This is going to sound random, but when I order take out food for lunch at work sometimes I pick it up and eat at the graveyard. Today I had a pizza, and I parked in my usual spot off an access road at the bottom of a hill in the least travelled area. The cloud conditions were perfect for long exposures and I toyed with the idea of using a tree as a subject. At first I thought the idea was ridiculous, but as I observed the large orange tree directly in front of me I realized it wasn’t moving much and I should probably take advantage of the still conditions at ground level. I threw my gear together quickly and fired off three exposures before the conditions changed. This was my last exposure that I cut off early due to a wind gust, it ended up being the crispest.
Canon 6d
16-35 2.8L II at 25
B+W 3.0 ND MRC 110M
B+W KSM CPL XS-PRO Nano
71 sec

9 – Think about depth of field

In general landscapers want to achieve an image that is sharp throughout the frame. This can come with varying degrees of difficulty depending on focal length and the distance between subjects near and far. There are a lot of methods that can be used from focus stacking to utilizing hyperfocal distances to achieve a sharp image throughout the frame, but it really comes down to doing your research and learning what works best for you and your equipment. At the end of the day though there really are no rules, so don’t be afraid to incorporate shallow depth of field in your landscapes shots to achieve an entirely different look.

This old nautical rope is one of my favorite subjects in East Boston. I caught some nice sunrise light hitting the buildings downtown. Through the duration of the exposure several types of clouds travelled through the scene, resulting in an interesting effect to the sky.  LEE Filters Big Stopper  LEE Filters Hard-Edge 0.9 GND
This old nautical rope is one of my favorite subjects in East Boston. I caught some nice sunrise light hitting the buildings downtown. Through the duration of the exposure several types of clouds travelled through the scene, resulting in an interesting effect to the sky.
LEE Filters Big Stopper
LEE Filters Hard-Edge 0.9 GND

10 – Diversify horizon lines

I encourage you to not only keep your horizon lines level, but be aware where you are placing them in your images. Diversify where you position them, but let that be guided by the scene. If the sky is the most powerful aspect of the scene, pan up and grab more of it, and if the foreground is the most interesting part of the scene, push that horizon line up and include more foreground.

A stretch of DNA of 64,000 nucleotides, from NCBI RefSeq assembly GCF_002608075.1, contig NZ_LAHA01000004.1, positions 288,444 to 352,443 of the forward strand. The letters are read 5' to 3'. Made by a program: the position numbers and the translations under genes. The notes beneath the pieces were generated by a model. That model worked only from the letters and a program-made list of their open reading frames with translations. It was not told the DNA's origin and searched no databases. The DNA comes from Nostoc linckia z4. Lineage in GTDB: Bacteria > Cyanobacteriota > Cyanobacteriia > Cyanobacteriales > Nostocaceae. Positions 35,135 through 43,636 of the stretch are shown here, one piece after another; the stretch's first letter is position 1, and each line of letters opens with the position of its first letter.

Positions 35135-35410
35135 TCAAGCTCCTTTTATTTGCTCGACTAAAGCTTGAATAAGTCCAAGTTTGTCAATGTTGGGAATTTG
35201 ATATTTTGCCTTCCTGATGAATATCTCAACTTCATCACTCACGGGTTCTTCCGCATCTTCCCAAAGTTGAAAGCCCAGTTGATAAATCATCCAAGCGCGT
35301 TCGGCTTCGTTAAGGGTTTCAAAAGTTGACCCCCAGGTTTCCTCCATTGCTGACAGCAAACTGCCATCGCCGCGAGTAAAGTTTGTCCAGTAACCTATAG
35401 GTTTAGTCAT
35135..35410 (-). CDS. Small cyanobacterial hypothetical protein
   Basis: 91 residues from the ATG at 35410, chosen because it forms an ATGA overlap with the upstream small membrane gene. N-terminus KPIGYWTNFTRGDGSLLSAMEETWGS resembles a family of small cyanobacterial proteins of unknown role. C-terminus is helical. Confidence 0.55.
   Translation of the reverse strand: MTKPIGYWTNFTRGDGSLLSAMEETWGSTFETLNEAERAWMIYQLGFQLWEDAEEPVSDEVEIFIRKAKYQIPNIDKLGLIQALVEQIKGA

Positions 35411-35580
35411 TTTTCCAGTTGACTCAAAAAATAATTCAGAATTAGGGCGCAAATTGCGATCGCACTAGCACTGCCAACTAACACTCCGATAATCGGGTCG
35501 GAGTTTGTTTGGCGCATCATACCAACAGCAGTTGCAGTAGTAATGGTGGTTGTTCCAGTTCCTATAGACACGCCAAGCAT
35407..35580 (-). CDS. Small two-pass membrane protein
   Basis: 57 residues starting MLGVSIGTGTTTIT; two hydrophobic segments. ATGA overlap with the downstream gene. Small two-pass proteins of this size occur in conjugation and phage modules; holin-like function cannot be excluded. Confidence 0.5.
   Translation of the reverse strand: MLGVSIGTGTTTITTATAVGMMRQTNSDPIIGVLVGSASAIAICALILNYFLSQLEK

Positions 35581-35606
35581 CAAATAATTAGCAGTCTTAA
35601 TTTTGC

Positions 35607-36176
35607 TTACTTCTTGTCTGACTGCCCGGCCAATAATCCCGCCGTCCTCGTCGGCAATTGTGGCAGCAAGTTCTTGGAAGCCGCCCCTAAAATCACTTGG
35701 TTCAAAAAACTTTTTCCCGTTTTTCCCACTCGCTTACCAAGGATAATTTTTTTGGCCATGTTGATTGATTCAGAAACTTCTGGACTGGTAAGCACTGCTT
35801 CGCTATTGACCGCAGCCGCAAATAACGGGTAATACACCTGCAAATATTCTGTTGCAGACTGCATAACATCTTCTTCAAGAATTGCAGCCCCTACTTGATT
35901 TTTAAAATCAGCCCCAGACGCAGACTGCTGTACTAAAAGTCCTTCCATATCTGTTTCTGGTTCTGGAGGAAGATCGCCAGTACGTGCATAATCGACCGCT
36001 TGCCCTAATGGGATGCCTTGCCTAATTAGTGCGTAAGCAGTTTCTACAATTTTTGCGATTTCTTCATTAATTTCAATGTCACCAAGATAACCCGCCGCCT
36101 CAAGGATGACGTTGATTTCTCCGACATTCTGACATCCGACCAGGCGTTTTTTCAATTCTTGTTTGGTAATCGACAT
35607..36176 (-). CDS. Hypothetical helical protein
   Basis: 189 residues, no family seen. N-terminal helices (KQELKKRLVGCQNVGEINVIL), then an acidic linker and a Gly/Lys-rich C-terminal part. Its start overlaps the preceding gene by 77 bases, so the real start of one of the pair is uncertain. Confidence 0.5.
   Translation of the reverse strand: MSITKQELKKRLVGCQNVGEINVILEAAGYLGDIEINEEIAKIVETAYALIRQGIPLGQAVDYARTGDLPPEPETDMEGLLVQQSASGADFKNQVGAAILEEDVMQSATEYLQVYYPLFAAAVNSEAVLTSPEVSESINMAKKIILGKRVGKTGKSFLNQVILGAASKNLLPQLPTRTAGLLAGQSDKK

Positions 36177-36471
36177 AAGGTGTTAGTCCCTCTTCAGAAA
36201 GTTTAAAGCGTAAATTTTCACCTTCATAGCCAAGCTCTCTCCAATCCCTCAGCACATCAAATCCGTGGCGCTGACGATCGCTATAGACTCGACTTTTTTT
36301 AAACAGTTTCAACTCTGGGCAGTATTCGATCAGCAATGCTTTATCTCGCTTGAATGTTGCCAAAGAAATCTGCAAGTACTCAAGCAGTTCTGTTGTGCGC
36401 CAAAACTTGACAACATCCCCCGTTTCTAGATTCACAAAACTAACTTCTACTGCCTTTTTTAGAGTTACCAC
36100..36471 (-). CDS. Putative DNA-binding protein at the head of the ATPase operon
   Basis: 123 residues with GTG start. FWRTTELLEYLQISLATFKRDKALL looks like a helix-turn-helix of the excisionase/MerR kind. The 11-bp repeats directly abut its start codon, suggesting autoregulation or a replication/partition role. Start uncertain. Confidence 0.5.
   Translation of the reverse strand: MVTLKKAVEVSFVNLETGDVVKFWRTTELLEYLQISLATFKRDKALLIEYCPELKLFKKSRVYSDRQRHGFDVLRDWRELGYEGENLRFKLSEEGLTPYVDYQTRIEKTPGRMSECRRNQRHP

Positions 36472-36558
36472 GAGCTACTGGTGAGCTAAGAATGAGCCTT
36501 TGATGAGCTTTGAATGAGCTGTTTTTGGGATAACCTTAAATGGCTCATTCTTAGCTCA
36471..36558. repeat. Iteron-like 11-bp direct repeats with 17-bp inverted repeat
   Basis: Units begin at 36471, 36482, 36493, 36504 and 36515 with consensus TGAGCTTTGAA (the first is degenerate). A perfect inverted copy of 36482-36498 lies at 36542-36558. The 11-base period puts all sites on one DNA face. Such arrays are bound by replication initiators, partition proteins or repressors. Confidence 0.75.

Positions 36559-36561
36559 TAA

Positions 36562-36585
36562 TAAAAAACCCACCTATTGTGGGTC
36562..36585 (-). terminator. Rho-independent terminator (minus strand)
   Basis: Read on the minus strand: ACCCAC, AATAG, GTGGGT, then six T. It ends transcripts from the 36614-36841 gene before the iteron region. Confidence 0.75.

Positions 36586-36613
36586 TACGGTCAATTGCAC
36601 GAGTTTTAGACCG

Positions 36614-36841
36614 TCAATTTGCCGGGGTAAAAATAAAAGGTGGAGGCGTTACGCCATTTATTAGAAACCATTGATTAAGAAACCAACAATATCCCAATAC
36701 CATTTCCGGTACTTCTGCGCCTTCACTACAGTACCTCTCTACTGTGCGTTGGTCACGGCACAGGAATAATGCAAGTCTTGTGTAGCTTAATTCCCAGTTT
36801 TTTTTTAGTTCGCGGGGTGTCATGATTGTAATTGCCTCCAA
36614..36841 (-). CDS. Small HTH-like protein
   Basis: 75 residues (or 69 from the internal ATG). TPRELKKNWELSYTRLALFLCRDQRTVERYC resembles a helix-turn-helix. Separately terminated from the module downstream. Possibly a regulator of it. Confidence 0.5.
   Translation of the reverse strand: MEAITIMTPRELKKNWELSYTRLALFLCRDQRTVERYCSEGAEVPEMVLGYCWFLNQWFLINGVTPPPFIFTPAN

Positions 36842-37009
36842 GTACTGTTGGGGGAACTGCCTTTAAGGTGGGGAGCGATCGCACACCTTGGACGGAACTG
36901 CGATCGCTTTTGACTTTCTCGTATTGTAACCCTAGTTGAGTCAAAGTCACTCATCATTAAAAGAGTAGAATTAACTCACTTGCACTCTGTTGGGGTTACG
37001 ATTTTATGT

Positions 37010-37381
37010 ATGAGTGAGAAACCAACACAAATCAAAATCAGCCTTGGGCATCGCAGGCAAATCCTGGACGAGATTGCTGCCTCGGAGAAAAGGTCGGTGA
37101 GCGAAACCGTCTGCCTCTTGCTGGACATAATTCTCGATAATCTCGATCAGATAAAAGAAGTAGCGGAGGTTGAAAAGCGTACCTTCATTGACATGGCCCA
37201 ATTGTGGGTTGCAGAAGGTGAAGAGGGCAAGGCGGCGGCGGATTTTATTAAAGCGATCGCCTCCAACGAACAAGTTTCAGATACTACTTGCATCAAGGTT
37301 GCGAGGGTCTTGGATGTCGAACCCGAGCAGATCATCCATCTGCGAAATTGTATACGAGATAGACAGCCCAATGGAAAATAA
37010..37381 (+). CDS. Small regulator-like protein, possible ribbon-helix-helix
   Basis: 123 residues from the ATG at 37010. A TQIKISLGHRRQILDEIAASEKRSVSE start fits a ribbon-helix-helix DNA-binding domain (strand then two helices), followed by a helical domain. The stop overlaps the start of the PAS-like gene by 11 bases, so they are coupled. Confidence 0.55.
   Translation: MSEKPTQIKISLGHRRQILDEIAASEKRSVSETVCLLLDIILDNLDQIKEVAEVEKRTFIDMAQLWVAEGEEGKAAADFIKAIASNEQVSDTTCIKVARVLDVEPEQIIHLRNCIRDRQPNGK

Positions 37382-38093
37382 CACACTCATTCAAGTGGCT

Took this a couple weeks ago at Hampton Beach State Park. At the time the clouds were great, but the wind was gusting way too hard to venture out on the beach. I’ve learned my lesson the hard way a couple times doing that, not worth the trouble of cleaning the gear. So I stuck to the dunes, and I set up all my equipment on the concrete away from the sand before venturing out. The wind was to my back and I was able to draft the gusts, which is the only I could have pulled off this length. Canon 6d Canon 16-35mm f/2.8L II at 16 LEE Big Stopper (3.0ND) LEE 100mm Circular Polarizer f/20, ISO 50, 90 sec
Took this a couple weeks ago at Hampton Beach State Park. At the time the clouds were great, but the wind was gusting way too hard to venture out on the beach. I’ve learned my lesson the hard way a couple times doing that, not worth the trouble of cleaning the gear. So I stuck to the dunes, and I set up all my equipment on the concrete away from the sand before venturing out. The wind was to my back and I was able to draft the gusts, which is the only I could have pulled off this length.
Canon 6d
Canon 16-35mm f/2.8L II at 16
LEE Big Stopper (3.0ND)
LEE 100mm Circular Polarizer
f/20, ISO 50, 90 sec

11 – Incorporate people

This certainly isn’t a new concept, but it can be counterintuitive for a lot of landscape photographers, especially if you are trying to capture a natural scene. Fact is it can be really cool to incorporate people in a scene, not only to establish scale and perspective but also to lead the viewer’s eyes through the composition. Ideally this would be directed and intentional, but next time you are at a popular location and someone gets into your frame look at it as an opportunity to capture something unique. You can also experiment with shutter speed for interesting ghosting effects.

It’s incredible this scene is in the City of Boston. Had a great time exploring the area by Turtle Pond in West Roxbury during fall.
It’s incredible this scene is in the City of Boston. Had a great time exploring the area by Turtle Pond in West Roxbury during fall.

Greg Dubois

By way of the Southwest I eventually found my home in Boston, where I have been living for the past 7 years. I’ve been an artist my entire life, and have worked in many mediums. I’m a classically trained fine art painter with a BFA in Visual Communications, emphasizing in Illustration, and I’ve spent over a decade creating paintings using unconventional methods and working in the field of digital art and graphic design. Before that, I worked extensively with digital video and a 35mm film camera. Several years ago I was reunited with photography, and the passion quickly grew to an undeniable force. I find it the perfect outlet, and I see it as the culmination of my artistic career. Thanks for taking the time to check out my work, I hope you enjoy it.